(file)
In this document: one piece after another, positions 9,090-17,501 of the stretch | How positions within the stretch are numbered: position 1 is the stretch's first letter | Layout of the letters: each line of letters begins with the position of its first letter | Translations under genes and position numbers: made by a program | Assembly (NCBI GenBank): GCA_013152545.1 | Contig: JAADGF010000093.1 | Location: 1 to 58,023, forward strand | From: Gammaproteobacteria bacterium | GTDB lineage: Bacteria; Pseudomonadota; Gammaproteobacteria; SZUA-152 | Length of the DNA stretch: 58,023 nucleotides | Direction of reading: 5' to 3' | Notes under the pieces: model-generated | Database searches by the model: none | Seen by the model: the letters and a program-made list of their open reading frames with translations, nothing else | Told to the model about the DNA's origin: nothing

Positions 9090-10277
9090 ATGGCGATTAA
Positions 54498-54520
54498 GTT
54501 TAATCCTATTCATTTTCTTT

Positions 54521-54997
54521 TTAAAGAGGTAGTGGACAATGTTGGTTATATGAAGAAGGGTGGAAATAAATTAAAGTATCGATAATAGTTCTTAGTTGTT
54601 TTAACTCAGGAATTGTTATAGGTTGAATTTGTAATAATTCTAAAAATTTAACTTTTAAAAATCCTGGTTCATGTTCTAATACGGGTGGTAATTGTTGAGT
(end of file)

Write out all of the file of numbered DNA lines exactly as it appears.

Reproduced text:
In this document: one piece after another, positions 9,090-17,501 of the stretch | How positions within the stretch are numbered: position 1 is the stretch's first letter | Layout of the letters: each line of letters begins with the position of its first letter | Translations under genes and position numbers: made by a program | Assembly (NCBI GenBank): GCA_013152545.1 | Contig: JAADGF010000093.1 | Location: 1 to 58,023, forward strand | From: Gammaproteobacteria bacterium | GTDB lineage: Bacteria; Pseudomonadota; Gammaproteobacteria; SZUA-152 | Length of the DNA stretch: 58,023 nucleotides | Direction of reading: 5' to 3' | Notes under the pieces: model-generated | Database searches by the model: none | Seen by the model: the letters and a program-made list of their open reading frames with translations, nothing else | Told to the model about the DNA's origin: nothing

Positions 9090-10277
9090 ATGGCGATTAA
Positions 54498-54520
54498 GTT
54501 TAATCCTATTCATTTTCTTT

Positions 54521-54997
54521 TTAAAGAGGTAGTGGACAATGTTGGTTATATGAAGAAGGGTGGAAATAAATTAAAGTATCGATAATAGTTCTTAGTTGTT
54601 TTAACTCAGGAATTGTTATAGGTTGAATTTGTAATAATTCTAAAAATTTAACTTTTAAAAATCCTGGTTCATGTTCTAATACGGGTGGTAATTGTTGAGT